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I asked Susan Feibelman, Upper School Director at Greensboro Day School, and Lindsey Sanders, a school social worker at Brightwood Elementary, to discuss the newly established relationship between the two schools.  They both so passionately explained what the program means to both schools…instead of re-writing it, I will include their words below.

Hearing about students fully embracing the idea behind BackPack Beginnings and working to make another student’s life better is not only an amazing experience for students at both schools to have at such impressionable ages, but it is also a good reminder that any of us can make someone’s life better, regardless of age and experience. “Everybody can be great…because anybody can serve. You don’t have to have a college degree to serve. You don’t have to make your subject and verb agree to serve. You only need a heart full of grace. A soul generated by love.”
~ Martin Luther King, Jr.

Greensboro Day School, Susan Feibelman:
“Greensboro Day School has a proud history of giving back to the larger Greensboro community.  However, the majority of our service projects did not effectively make a purposeful connection to the school’s curricula.  So, in the summer of 2014, nine Upper School teachers spent a week exploring strategies we could use to incorporate our school’s commitment to community service with our desire to develop every student’s critical literacy. In other words, we wanted our students to not only perform acts of service, but to also ask thought-provoking questions about the issues that organizations, like BackPack Beginnings, are trying to address.

As we began to think about how to move from theory to practice, in late August, Greensboro Day School’s Division Directors met with Parker White to learn more about BackPack Beginnings. As a result of this exploratory conversation, we then invited the Parents’ Association to join us in the establishment of a partnership with BackPack Beginnings. We believed this partnership could serve an identified need in our larger Greensboro community, but would provide GDS students with the opportunity to engage in a sustained service-learning project that spans all three divisions and our parents.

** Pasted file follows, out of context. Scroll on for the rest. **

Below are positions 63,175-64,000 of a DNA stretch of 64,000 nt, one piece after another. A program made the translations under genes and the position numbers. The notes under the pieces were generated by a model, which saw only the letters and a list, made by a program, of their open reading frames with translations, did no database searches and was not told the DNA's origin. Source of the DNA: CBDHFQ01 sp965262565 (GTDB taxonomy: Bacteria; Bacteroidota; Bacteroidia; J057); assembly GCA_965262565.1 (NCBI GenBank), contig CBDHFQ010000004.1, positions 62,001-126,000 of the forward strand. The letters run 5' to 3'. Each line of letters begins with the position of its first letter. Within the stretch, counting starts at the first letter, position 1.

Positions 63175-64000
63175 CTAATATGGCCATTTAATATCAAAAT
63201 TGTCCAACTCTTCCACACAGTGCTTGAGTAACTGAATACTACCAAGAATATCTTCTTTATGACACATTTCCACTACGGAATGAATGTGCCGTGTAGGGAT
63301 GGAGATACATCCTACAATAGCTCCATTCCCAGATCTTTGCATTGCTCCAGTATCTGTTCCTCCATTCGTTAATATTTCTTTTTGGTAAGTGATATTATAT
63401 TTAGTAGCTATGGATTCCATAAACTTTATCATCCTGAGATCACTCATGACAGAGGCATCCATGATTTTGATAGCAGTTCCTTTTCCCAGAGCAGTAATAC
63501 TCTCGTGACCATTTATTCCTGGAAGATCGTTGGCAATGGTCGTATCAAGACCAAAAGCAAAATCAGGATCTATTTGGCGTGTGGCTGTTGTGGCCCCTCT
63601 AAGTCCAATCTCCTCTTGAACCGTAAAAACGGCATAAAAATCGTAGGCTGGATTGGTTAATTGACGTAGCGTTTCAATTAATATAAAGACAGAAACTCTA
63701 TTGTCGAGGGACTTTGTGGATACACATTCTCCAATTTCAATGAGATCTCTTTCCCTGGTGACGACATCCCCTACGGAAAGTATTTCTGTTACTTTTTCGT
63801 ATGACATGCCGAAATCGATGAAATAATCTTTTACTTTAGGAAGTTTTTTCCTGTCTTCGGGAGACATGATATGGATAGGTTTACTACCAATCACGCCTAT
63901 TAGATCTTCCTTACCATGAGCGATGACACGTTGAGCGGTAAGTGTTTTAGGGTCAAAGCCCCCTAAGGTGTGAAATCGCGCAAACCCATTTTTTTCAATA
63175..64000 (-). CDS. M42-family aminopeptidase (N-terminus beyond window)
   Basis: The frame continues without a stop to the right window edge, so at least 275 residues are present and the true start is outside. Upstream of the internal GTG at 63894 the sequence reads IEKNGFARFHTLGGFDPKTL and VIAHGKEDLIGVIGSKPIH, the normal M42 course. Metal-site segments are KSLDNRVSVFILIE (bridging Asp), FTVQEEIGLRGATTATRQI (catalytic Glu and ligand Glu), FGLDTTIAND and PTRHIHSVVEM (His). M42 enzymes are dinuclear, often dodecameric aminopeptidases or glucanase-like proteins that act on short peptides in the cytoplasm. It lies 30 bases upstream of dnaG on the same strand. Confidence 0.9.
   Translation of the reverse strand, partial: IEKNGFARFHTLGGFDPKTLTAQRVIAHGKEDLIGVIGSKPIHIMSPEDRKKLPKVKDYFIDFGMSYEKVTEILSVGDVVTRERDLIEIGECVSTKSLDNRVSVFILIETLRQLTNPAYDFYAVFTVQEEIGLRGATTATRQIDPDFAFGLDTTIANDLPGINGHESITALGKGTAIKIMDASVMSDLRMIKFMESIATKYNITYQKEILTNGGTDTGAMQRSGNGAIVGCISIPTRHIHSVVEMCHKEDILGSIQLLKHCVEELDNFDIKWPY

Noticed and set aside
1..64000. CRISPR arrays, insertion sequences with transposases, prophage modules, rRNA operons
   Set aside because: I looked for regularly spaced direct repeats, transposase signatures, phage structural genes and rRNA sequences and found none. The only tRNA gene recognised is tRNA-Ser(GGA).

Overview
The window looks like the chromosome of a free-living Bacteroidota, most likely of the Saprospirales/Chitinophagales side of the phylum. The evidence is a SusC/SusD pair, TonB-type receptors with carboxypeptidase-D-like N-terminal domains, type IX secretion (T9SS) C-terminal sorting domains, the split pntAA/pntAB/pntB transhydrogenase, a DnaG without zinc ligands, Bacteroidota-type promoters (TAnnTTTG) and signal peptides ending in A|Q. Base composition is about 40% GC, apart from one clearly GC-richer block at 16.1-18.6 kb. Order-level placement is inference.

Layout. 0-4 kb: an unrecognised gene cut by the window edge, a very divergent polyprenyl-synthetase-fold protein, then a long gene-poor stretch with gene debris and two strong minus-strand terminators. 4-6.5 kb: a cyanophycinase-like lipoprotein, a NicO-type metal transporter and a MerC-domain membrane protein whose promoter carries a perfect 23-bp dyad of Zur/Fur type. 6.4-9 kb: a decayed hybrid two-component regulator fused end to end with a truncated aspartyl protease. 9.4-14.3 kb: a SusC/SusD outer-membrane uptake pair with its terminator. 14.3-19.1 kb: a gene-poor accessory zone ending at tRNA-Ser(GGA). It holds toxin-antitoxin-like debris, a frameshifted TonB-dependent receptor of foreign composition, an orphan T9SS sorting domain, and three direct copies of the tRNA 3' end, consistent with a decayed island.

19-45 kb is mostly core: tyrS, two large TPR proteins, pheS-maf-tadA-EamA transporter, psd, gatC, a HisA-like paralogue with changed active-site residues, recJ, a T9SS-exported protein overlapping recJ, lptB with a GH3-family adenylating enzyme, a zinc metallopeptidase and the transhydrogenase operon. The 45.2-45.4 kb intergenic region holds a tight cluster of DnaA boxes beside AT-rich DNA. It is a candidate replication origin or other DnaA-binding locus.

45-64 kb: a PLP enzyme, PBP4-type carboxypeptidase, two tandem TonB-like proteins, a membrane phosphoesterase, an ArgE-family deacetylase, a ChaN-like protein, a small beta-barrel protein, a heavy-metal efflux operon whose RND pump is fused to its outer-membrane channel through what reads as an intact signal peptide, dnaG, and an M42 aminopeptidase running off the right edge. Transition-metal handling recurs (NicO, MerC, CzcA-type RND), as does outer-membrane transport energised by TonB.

Once we signed on to adopt a school, Parker provided us with a short list of schools for our consideration.  Again, leaning into our commitment to develop every student’s critical literacy, a group of about 18 students, coming from all three divisions, began to familiarize themselves with several key issues. They included the occurrence of food insecurity in the lives of school-age children in Guilford County; the concept of food deserts in our very own “backyard;” and the demographics of poverty in the county.

The Upper School students (who were also enrolled in Introduction to Sociology) in the group were then given the responsibility of applying what they learned to a study of the seven schools ‘that were up for adoption’. They each researched a school and presented their findings to the middle and lower school students. Once the larger group was satisfied that they had sufficient information to make a decision, the older students turned to the younger members working on the project to decide which school GDS would adopt.

Along the way, the Upper School students presented their research to the sophomore class as a model for developing service projects.  It was amazing how this simple presentation sparked their peers’ interest in the issue of hunger in Guilford County. One palpable outcome has been the overwhelming support amongst our student body to volunteer their time as backpack delivery drivers each week.  Twenty-four students, four parents, and five teachers completed an orientation with Parker at the BackPack Beginnings warehouse on Monday, January 21, 2015 and we are looking forward to making our first delivery to Brightwood Elementary School on January 29.”

Brightwood Elementary, Lindsey Sanders:
“I am thrilled that Greensboro Day and BackPack Beginnings (BPB) are adopting Brightwood Elementary School! We are seated in the heart of Guilford County’s food desert and have one of the highest poverty rates of schools within the Guilford County School System. The majority of our students come from single parent and/or multi-generational homes, most of which are at or below the poverty line.

Many of our parents are unemployed or hold minimum wage jobs. We offer free breakfast and lunch to all of our students each day, as determined through individual family needs assessments at the county level. Currently, we are working with another backpack program; however, the response to having additional support from BPB has been OVERWHELMING! Not only are our parents thrilled, but also our administration and staff recognizes that providing nutritious food to children over the weekend will help keep them healthy and energized, and ready to work on Monday mornings.

I feel that educating children about the importance of eating healthy is just the beginning of developing healthy lifestyles – I hope that the GDS students can model behavior that includes being active, involved, studious, and healthy, so that our children will see the importance of taking care of themselves so that we may, in turn, help take care of others in need.”

Written on 1/28/2015 by Blogger Courtney Murphy